Alone and Lonely – two words that regularly get used interchangeably. How wrong is that? They are two very different things, very different feelings, very different mental outlooks. The choice is to know which one is relevant and which is correct for you at any particular time.
Alone or Lonely?
Consider the situation where you are sitting in a bar writing a newsletter, reading a book or simply catching up on the world around you in the media. There may be people with you or you may be all alone – that doesn’t mean to say you are lonely, just on your own. Solitary existence doesn’t mean someone is lonely, the assumption is that because someone doesn’t have a partner they must be lonely, that’s not always the case.
There are many times when we all want to be alone, in a solitary environment without all the noise and distraction going on around us. Time to contemplate the world and the opportunities around us or simply to appreciate being alive and all the things that are going on in our world at the moment.
Seeking out time alone is something we all should do more of for our own personal sanity, be that standing on top of a mountain and breathing in the clean fresh air, having a quiet cup of coffee in your favourite hideaway or sitting under a tree for an afternoon and reading a book and enjoying every single minute of it. Being alone is doing things by yourself and also doing them for yourself. With all the ‘stuff’ that goes on all of the time it can be very difficult to get time alone, a mobile phone prevents genuine alone time as it’s too easy to reference, scroll through or just watch more ‘noise’.
Lonely is where you could do with somebody else’s company to help put a smile on your face or distract you from the current situation or challenges at hand. Considering lonely and loneliness together and they have different meanings. Loneliness is the feeling of needing others around you but for whatever reason you are unable to fill that gap. The gap here can in turn become a void and more of an aching loss or feeling of something being missing or absent preventing that rare chance to figure yourself out. Sadly for some loneliness can consume you, consider the greatest challenge facing the older generation where mobility becomes an issue and in turn access to others and companionship creating that feeling of loneliness.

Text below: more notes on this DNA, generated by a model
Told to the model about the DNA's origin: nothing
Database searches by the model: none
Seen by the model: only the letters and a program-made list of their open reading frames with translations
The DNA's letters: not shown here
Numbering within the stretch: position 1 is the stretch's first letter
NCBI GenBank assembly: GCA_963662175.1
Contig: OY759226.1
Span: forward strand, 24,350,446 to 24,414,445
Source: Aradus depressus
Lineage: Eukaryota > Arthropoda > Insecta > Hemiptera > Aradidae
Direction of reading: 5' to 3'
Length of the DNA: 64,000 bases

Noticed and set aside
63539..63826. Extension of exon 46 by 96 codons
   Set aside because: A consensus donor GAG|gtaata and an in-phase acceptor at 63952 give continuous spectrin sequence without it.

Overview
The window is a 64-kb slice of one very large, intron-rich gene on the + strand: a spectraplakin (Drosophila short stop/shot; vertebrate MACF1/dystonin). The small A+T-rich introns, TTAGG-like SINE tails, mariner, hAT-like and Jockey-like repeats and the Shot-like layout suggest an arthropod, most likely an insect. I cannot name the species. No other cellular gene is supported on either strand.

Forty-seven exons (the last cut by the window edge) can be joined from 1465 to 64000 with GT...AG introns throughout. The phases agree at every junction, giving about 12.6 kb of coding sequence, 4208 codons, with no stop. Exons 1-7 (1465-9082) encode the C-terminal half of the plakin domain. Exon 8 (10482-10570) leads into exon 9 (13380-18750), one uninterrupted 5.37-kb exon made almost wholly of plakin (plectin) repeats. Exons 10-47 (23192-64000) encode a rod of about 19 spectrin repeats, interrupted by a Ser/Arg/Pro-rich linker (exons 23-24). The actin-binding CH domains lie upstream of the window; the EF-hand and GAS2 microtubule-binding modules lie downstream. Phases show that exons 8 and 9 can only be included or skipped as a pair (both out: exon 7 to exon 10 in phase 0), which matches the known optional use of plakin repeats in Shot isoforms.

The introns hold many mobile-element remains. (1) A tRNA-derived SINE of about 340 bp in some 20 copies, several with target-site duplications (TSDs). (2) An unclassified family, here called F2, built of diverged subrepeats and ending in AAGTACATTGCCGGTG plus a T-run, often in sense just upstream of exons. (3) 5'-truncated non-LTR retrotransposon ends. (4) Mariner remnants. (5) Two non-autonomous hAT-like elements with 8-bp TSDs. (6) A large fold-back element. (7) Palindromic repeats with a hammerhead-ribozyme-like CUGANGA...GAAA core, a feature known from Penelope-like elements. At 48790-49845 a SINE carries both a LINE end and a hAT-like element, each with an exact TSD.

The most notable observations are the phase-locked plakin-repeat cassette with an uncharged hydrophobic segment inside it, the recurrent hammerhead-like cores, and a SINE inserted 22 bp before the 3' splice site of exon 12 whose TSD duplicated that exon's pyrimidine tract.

These battles continue in the workplace. In business you can feel incredibly lonely at the top of your business or department because everyone wants a piece of you – they need answers, are not willing to think for themselves or are just high maintenance and you have to be the brains and the fixer for everything. And then guess what, when it all goes wrong it was all down to you as everybody else has legged it and are not stepping up to support you. That’s a lonely feeling. It doesn’t have to be like that but for many that is the way it is, and no other solutions appear on the horizon.
|The isolation with expectations unmet.||Finding a sense of freedom in isolation.|
|Crying without being seen.||Being so consumed with oneself that you smile or laugh for no reason.|
|The sense of emotional abandon.||Physical and mental freedom.|
|Makes you want to find distractions to free yourself from it.||Allows you to follow your heart.|
|Stems from blaming oneself.||Comes from loving oneself.|
|The feeling of being disconnected.||Connecting with oneself.|
|The riot in your brain that nobody can hear.||The quiet everyone can feel.|
|Depending on someone else for happiness.||Finding your own happiness.|
|Longing for something that doesn’t exist.||Enjoying everything that exists in solitude.|
|Rooted in fear.||Rooted in peace.|
|Being restless all the time.||Being content with yourself.|
|Inspired by – Differences Between Being Alone and Being Lonely By Shriya Joshi|
Clearly not all of the above differences are relevant in all situations and certainly not to any one individual. The big challenge here is to understand what is going on in your world so you can have greater context as to being alone vs loneliness. My way forward over the past 15 years has been to surround myself with a PowerTeam, a proactive group of people that all look out for my best interest. Some paid for, some personally selected and personally invested in through other ways aside of cash.
Seeking out your PowerTeam, your help network is the starting place – reference previous newsletter here on building PowerTeams. Please seek clinical support if you need it, nobody should be alone and finding the right network and support is so important to your personal and professional success. Make an appointment with yourself in your diary / calendar where everyday you spend time alone, reading, writing, meditating, thinking or just breathing – get stronger through ‘me time’ looking out for yourself.